This is plain ridiculous. First up, the Chinese mission was planned a lot earlier but unfortunately became a nonevent when the Russian rocket carrying it failed to place it high enough, causing it to plummet back to earth. Secondly, the Indian mission was launched after the Chinese spacecraft was lost. So how is it a race when nobody was chasing anyone?
In fact, the only race – if at all – was between Mangalyaan and NASA’s Maven, which arrived over Mars just two days the Indian spacecraft. However, the western media never talked about that as a race because to do that would be hyphenating the US with India whereas they would rather club India-China together and project it as an Asian version of the Space Race.
Again, RT puts things squarely in perspective. “Many analysts argue that India is engaged in a space race specifically with China, and that the former’s Mars orbiter was spurred on by the failure of China’s Yinghuo-1 mission to Mars in November 2011.”
“Yet, unlike in the Cold War era, when the USSR and the US engaged in a spectacular tit-for-tat space race while remaining economically and politically estranged from each other, China and India today have a booming trade relationship and are not engaged in any outright ideological confrontation. If there is a “new Cold War” rivalry now, it is more between a whole group of powers led by Russia and the US.”
“There are elements of a Cold War mindset when China and India square off in strategic competition, but it remains embedded within the liberal framework of economic globalization and cooperation. The Chinese Foreign Ministry’s call for “joint efforts” in space exploration after India’s Mars orbiter launch underlines the complexity of this key bilateral relationship in Asia.”
RT also adds considerable value to the coverage, offering this interesting nugget of information: “India is mindful that the strides it’s making in space science can also be a medium for enhancing international cooperation. For instance, its Moon mission in 2008 won the International Cooperation Award from the International Lunar Exploration Working Group for carrying a payload of as many as 20 countries.”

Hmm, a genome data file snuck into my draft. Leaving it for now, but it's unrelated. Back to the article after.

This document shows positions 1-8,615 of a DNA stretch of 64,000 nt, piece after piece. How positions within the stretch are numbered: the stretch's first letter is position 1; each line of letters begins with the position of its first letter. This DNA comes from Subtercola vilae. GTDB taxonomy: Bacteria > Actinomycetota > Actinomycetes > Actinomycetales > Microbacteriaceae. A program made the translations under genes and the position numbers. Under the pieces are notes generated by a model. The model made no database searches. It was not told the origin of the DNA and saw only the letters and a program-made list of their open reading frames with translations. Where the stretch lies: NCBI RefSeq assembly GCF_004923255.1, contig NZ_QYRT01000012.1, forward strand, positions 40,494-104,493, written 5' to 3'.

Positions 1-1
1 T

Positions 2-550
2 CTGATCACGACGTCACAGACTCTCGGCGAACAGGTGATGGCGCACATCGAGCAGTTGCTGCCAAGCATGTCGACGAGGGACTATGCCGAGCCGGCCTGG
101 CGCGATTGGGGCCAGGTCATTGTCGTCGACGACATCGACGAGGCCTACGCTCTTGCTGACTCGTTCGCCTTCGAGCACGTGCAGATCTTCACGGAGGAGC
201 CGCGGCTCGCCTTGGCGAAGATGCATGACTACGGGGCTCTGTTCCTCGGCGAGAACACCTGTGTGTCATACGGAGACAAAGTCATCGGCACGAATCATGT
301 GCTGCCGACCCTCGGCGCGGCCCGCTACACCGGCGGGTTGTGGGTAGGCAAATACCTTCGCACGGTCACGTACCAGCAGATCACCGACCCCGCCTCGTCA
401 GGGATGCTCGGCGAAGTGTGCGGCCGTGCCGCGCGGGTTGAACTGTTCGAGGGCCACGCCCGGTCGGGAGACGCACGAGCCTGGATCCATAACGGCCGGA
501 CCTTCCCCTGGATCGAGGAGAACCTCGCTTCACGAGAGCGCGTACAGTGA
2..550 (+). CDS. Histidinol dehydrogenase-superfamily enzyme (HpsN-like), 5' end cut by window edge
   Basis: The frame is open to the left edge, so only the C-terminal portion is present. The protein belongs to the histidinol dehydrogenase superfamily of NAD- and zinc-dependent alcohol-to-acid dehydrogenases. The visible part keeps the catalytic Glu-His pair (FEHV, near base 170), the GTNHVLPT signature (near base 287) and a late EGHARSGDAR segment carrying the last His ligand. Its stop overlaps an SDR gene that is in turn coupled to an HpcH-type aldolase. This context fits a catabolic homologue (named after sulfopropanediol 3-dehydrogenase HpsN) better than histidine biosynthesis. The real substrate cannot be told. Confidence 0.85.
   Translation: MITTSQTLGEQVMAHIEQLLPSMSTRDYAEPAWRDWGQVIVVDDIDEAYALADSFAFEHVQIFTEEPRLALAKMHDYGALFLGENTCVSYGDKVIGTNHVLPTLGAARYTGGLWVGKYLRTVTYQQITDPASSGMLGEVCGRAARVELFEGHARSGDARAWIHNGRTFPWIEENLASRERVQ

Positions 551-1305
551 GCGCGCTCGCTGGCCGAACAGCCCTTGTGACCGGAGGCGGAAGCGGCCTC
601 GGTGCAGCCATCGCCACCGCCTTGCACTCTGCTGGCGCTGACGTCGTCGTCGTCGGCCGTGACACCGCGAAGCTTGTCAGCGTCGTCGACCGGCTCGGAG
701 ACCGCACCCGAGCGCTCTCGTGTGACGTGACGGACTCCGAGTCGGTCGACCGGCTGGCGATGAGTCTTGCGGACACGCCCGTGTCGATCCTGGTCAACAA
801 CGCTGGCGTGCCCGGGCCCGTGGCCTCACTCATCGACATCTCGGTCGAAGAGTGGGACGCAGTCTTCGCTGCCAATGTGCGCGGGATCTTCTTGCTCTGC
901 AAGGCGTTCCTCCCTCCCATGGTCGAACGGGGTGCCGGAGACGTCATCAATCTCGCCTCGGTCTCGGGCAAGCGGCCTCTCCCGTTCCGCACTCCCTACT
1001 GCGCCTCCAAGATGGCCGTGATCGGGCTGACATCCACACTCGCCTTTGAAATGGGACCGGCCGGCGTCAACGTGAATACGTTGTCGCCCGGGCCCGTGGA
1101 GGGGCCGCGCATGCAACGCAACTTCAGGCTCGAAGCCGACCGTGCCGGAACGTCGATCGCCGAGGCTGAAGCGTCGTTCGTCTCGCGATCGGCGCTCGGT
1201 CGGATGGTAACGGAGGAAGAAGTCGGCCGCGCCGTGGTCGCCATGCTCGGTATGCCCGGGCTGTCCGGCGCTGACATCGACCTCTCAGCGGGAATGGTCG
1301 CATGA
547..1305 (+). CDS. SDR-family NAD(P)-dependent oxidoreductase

Basically, the western media is so predictable in its coverage of India’s successes in the aerospace and defence sectors that you could almost set your watch to it. Space being the next frontier of colonisation, it touches a raw nerve in the West. Having colonised most of the planet in the past 300 years, western nations – especially of English origin – instinctively react with hostility when other nations reach for the final frontier.
Those who argue that India shouldn’t embark upon space exploration because it has lots of poor people miss the point entirely. The $1 billion (India’s annual space budget) saved would not be of much help in removing poverty. Plus, India’s space programme has brought huge benefits to Indian farmers, the fishing industry, the telecom sector, disaster management agencies and the military, to name just a few.
Take Cyclone Phailin, which struck both India and the Philippines last year. India, which depended on ISRO’s weather satellites, had casualties in the single digits; in Philippines, which had no such satellites and resorted to mass prayers in churches, over 10,000 people died.
Critics of the Indian space programme need to be told that if the US had waited until there were no poor Americans before sending astronauts to the Moon, then the Apollo rockets would still be sitting on the launch pad. For, there are over 50 million Americans suffering from chronic hunger today.